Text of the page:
February 5, 2018 / 7:41 PM / 2 months ago

TREASURIES-Selloff pauses after yields hit four-year highs

 (Adds quotes, data; Updates prices)
    * Ten-year yields highest since Jan 2014
    * Fed seen more aggressive on rate hikes
    * Treasury to sell $66 billion notes, bonds this week

    By Karen Brettell
    NEW YORK, Feb 5 (Reuters) - U.S. Treasury yields pulled back
from almost four-year highs reached overnight on Monday as
investors weighed whether a dramatic week-long selloff had run
its course, after improving economic data raised expectations of
further rate hikes this year.
    Benchmark 10-year note yields             surged to 2.885
percent overnight, the highest since January 2014, following
data Friday that showed hourly wages rose in January.             
    They fell back to 2.819 percent in New York afternoon
trading.
    Signs that inflation is firming have raised some traders'
expectations that the Federal Reserve may hike interest rates
four times this year. Fed officials have indicated that three
rate hikes are likely.
    Many investors are reluctant to stand in the way of the
selloff, which has sent 10-year yields up from a low of 2.654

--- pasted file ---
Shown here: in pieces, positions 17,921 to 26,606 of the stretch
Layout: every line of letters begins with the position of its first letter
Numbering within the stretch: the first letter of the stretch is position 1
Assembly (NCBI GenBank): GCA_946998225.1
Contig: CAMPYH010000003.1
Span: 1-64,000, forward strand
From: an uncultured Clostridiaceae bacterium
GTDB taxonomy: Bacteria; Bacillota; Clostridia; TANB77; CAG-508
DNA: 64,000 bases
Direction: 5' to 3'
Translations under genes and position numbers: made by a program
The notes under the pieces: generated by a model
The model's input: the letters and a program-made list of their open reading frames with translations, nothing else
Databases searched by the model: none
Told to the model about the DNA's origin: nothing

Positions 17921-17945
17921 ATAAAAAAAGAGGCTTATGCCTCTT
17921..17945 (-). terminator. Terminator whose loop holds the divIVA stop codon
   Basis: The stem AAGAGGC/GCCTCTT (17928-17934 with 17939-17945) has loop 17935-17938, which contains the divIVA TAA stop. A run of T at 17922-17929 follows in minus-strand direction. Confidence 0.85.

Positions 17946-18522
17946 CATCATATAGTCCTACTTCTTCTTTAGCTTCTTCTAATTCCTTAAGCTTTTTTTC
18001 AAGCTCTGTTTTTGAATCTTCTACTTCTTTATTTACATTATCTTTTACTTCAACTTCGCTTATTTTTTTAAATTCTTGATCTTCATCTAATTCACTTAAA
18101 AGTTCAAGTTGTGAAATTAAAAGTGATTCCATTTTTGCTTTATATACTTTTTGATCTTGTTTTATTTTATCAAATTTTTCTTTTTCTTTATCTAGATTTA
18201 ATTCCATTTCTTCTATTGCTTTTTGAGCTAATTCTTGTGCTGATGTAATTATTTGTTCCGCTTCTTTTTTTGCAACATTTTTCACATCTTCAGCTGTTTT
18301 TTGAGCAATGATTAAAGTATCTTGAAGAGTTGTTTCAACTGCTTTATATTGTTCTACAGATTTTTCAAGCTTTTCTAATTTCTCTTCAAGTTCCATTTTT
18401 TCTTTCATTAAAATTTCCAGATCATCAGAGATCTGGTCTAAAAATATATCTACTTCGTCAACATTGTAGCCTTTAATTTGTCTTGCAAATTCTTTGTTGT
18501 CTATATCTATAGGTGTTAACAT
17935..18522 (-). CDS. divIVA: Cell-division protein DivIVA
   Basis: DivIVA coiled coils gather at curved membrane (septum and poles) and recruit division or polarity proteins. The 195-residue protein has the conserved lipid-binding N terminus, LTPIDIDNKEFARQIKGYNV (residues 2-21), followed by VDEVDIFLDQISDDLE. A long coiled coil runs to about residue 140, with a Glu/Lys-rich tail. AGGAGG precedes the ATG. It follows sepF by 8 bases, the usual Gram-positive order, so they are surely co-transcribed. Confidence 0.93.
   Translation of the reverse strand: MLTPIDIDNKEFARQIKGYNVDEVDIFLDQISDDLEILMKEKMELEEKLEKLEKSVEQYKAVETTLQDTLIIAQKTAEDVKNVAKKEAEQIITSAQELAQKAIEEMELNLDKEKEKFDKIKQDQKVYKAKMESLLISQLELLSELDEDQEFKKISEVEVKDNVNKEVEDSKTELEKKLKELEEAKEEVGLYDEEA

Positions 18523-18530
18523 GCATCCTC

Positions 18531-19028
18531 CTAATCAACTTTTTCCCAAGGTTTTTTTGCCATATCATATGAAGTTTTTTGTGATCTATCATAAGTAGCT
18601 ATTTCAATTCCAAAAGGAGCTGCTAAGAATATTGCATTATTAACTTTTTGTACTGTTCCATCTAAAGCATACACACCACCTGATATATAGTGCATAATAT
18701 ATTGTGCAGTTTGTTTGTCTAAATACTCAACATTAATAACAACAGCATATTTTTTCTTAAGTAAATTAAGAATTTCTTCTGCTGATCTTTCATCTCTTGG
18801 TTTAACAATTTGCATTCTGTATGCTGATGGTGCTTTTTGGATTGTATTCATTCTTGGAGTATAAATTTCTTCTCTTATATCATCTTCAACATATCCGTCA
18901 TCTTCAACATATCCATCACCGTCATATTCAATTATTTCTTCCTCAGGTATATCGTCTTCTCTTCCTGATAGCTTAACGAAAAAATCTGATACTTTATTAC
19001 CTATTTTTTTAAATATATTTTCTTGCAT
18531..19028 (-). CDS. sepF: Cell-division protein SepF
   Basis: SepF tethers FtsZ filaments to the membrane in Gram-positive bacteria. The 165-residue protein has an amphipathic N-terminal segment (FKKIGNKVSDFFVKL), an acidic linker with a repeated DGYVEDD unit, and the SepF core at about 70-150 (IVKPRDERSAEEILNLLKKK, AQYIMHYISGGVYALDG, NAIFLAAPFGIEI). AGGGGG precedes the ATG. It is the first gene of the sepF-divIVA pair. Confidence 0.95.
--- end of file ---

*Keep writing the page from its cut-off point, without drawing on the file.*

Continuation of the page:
percent last Monday, until they see signs of stabilization.
    “Even if you think it’s gone too far, or even if you think
we’ve sold off a little more than probably warranted at this
point, you don’t really have those buyers that are willing to
step in and stop it until we see some signs of slowing,” said
Blake Gwinn, an interest rate strategist at NatWest Markets in
Stamford, Connecticut.
    The selloff has raised some fears that the 30-year bond bull
run may have ended, though until 10-year yields have a prolonged
stint over 3 percent some analysts see that belief as premature.
    “It’s not clear to me that over a 10- or 30-year horizon
you’re really getting inflation and gross domestic product at a
level that should make you comfortable with yields over 3
percent," said Aaron Kohli, an interest rate strategist at BMO
Capital Markets in New York.
    "Central bank actions can certainly ignite a move based on
positioning, but that doesn’t mean it’s persistent,” Kohli
added.
    Investors are also nervous about bond yields as the Treasury
is due to significantly increase issuance this year to make up
for declining Fed purchases.
    The Treasury will sell $66 billion in notes and bonds this
week, including $26 billion in three-year notes on Tuesday, $24
billion in 10-year notes on Wednesday and $16 billion in 30-year
bonds on Thursday.             
    Data on Monday showed that U.S. services sector activity
raced to a near 12-1/2-year high in January, buoyed by robust
growth in new orders.             
    

 (Editing by Andrea Ricci)
  
 
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